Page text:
Notebook: Kadji reflects on time at UF
Published: Thursday, March 21, 2013 at 8:03 p.m.
Last Modified: Thursday, March 21, 2013 at 8:03 p.m.
AUSTIN, Texas — Kenny Kadji said he's learned from his mistakes.
The former Florida Gator turned Miami Hurricane senior forward is finishing his career on college basketball's biggest stage.
Kadji will be playing in the same arena as the Gators when No. 2-seed Miami opens its NCAA Tournament play on Friday afternoon against No. 15-seed Pacific. The 6-foot-11 Kadji said he had a chance to see some of his Florida teammates before workouts Thursday at the Frank Erwin Center.
“I don't have anything but respect for them,” Kadji said.
Kadji transferred from Florida to Miami in the summer of 2010 after sitting out most of his sophomore season due to back problems. He underwent surgery to repair a herniated disc in his back.
With Alex Tyus, Vernon Macklin and Chandler Parsons in front of him, Kadji said he knew playing time would be hard to come by at Florida had he returned for his junior season. He met with Florida coach Billy Donovan, who agreed with his assessment.
“I needed a fresh start, something new,” Kadji said. “I didn't do much to expect him to play me or give me another chance. He was very understanding of what was going on.”
Conditioning problems contributed to Kadji's back problems. Kadji said he lost 20 pounds when he first arrived at Miami and has kept the weight off, which has helped with his quickness.
“People deserved to play in front of me,” Kadji said. “I was just like, ‘OK, this was a great experience for me for two years. Let me take this to another place and not make the mistakes.' I think I did that here in Miami.”
At Miami, Kadji has blossomed into an All-ACC player and key part of the Hurricanes' magical season. He buried a game-winning 3-pointer in Miami's 45-43 win at Clemson last month. Kadji has essentially become Miami's version of Erik Murphy, a stretch power forward capable of opening up the floor. He's averaging 13.3 points and 7.0 rebounds per game while shooting 35.7 percent from 3-point range.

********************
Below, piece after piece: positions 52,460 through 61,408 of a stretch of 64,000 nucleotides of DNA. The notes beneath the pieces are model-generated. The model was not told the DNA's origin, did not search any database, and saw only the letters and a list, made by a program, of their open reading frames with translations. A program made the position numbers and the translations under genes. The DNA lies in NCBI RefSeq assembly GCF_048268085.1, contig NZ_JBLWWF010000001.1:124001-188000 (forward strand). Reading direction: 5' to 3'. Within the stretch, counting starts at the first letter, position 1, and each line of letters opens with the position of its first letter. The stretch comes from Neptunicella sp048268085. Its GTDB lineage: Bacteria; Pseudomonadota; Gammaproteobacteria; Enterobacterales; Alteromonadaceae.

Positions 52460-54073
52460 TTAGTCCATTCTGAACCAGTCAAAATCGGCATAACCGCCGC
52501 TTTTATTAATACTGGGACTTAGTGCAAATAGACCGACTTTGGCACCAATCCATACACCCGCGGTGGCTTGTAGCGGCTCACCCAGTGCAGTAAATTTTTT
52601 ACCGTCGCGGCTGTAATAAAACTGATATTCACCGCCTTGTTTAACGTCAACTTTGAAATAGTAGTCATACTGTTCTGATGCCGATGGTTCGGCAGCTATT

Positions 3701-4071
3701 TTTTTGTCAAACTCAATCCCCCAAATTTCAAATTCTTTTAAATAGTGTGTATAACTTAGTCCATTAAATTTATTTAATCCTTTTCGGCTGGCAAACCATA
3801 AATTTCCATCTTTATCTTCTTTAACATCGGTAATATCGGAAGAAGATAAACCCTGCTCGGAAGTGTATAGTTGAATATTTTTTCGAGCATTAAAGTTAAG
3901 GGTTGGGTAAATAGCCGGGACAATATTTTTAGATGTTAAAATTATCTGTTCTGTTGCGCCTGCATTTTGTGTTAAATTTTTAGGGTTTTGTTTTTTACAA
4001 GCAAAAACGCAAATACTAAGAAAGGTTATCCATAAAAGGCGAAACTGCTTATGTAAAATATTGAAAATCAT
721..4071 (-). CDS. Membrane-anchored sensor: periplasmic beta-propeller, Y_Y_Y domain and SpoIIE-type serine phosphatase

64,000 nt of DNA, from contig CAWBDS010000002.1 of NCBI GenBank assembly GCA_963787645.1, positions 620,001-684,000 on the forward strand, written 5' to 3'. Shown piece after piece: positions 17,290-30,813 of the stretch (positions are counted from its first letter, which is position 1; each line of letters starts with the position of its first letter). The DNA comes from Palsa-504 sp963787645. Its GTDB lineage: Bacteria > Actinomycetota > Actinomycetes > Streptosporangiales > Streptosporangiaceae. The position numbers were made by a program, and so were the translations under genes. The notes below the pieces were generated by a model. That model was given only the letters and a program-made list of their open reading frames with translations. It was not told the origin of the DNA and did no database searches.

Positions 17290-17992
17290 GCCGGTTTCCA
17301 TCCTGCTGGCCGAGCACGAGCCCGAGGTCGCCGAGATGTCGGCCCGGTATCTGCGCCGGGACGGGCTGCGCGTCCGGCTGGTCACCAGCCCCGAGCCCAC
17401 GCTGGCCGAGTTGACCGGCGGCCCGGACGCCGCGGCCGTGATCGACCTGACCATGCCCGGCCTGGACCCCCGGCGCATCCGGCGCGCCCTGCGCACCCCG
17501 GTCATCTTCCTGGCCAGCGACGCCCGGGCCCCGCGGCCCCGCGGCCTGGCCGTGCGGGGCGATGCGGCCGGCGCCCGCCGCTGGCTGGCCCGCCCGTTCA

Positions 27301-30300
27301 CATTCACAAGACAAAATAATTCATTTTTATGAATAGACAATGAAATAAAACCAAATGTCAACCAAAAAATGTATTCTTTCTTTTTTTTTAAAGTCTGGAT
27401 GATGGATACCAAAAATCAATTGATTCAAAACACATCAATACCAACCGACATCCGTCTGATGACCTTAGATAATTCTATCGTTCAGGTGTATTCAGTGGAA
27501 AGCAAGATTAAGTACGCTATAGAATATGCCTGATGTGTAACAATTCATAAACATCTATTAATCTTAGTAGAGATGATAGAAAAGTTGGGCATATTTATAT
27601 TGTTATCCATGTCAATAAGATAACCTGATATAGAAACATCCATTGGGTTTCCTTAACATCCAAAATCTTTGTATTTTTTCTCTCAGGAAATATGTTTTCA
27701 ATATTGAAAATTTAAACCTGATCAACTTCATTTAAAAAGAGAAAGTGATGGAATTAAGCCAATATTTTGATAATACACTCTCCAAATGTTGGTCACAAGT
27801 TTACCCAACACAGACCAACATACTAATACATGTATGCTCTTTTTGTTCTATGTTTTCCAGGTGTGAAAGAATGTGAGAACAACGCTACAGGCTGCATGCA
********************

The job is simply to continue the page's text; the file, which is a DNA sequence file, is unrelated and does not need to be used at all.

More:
“I've been able to do more things here at Miami, you know, just playing my game, shoot the ball more, put the ball on the floor and get in the post,” Kadji said. “I think that at Florida my role was a little bit different. I had to be more of a defensive guy, and I was playing more in the post.”
Kadji's teammates said the 24-year-old has been valuable this season.
“Everything he does on the court is great for us,” Miami point guard Shane Larkin said. “Off the court, he's a funny guy. He has great spirit.”
Prather downplays shining moment
It's been more than a year since Florida junior Casey Prather broke out on a national stage, scoring a career-high 14 points in UF's NCAA Tournament opening win last season against Virginia.
“I never really think about it,” Prather said. “I think about the next game. We have another opportunity to go out there and compete. That's what I'm really focused on.”
Donovan said he felt that performance helped Prather's confidence carry over into his junior season. Though he's missed eight games this season with a concussion and ankle sprain, the 6-foot-6 Prather is averaging 6.1 points and 3.7 rebounds off the bench.
“It helped him with his confidence,” Florida junior center Patric Young said. “Just for him to go out there and play the way I know he's capable of playing, is just a huge relief because he's been doing it so much in practice for us.”
Kurtz banged up
Here's an idea of how hard Florida has been practicing this week. Walk-on sophomore Jacob Kurtz became the latest of UF's walking wounded when he wound up with nine stitches over his forehead.
Kurtz took an elbow from Florida transfer center Damontre Harris while driving to the basket during Wednesday's practice. The 6-foot-5 Oviedo native said he'll be OK for Florida's game against Northwestern State
“Everyone is working hard this time of year, and we're not any different,” Kurtz said. “We're just coming together.”
SEC strong enough?
Florida senior guard Kenny Boynton was asked if he was concerned about the strength of the Southeastern Conference impacting the Gators in the NCAA Tournament.
The SEC entered January ninth in conference RPI, and only three teams (Florida, Mississippi, Missouri) made the NCAA Tournament. In addition, both Kentucky and Tennessee have already been knocked out of the NIT.
“We play teams in other conferences,” Boynton said. “Those teams, losing, I don't think it has anything to do with us.”
At the end of Florida's open shootaround, a bat flew from the rafters from the Frank Erwin Center onto the court.
It scattered Florida players, including junior point guard Scottie Wilbekin, who seemed the most spooked by the black-winged rodent.
Other highlights of the open shoot-around included Young hitting a 3-pointer at the final horn. Florida worked mostly on conditioning and free-throw shooting during the hour-long open session.
Young said he did just his “normal routine” this week on free-throw shooting. He's shooting just 49.6 percent from the free-throw line (59 of 119) and made just 1 of 4 free throws in UF's SEC Tournament final loss to Ole Miss. … Donovan is 9-3 in opening-round NCAA Tournament games with the losses coming against Creighton (2002, 83-82, double overtime), Manhattan (2004, 75-60) and BYU (2010, 99-92 double overtime).